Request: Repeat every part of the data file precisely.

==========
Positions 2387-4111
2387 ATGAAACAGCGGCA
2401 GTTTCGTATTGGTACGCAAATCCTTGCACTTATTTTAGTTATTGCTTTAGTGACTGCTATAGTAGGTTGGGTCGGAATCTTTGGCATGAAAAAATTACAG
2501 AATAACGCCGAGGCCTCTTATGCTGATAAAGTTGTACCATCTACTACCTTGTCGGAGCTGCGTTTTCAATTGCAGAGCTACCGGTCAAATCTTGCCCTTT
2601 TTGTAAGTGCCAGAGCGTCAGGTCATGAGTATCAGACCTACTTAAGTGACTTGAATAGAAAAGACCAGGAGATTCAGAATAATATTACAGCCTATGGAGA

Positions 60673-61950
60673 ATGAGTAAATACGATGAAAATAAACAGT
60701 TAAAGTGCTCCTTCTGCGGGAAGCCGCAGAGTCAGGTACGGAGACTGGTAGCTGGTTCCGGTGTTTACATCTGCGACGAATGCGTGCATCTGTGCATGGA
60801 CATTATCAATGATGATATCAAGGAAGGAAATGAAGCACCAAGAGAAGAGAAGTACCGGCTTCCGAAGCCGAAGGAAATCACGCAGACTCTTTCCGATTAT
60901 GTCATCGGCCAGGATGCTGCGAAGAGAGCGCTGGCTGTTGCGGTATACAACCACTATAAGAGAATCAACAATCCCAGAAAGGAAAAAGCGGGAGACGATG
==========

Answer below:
Positions 2387-4111
2387 ATGAAACAGCGGCA
2401 GTTTCGTATTGGTACGCAAATCCTTGCACTTATTTTAGTTATTGCTTTAGTGACTGCTATAGTAGGTTGGGTCGGAATCTTTGGCATGAAAAAATTACAG
2501 AATAACGCCGAGGCCTCTTATGCTGATAAAGTTGTACCATCTACTACCTTGTCGGAGCTGCGTTTTCAATTGCAGAGCTACCGGTCAAATCTTGCCCTTT
2601 TTGTAAGTGCCAGAGCGTCAGGTCATGAGTATCAGACCTACTTAAGTGACTTGAATAGAAAAGACCAGGAGATTCAGAATAATATTACAGCCTATGGAGA

Positions 60673-61950
60673 ATGAGTAAATACGATGAAAATAAACAGT
60701 TAAAGTGCTCCTTCTGCGGGAAGCCGCAGAGTCAGGTACGGAGACTGGTAGCTGGTTCCGGTGTTTACATCTGCGACGAATGCGTGCATCTGTGCATGGA
60801 CATTATCAATGATGATATCAAGGAAGGAAATGAAGCACCAAGAGAAGAGAAGTACCGGCTTCCGAAGCCGAAGGAAATCACGCAGACTCTTTCCGATTAT
60901 GTCATCGGCCAGGATGCTGCGAAGAGAGCGCTGGCTGTTGCGGTATACAACCACTATAAGAGAATCAACAATCCCAGAAAGGAAAAAGCGGGAGACGATG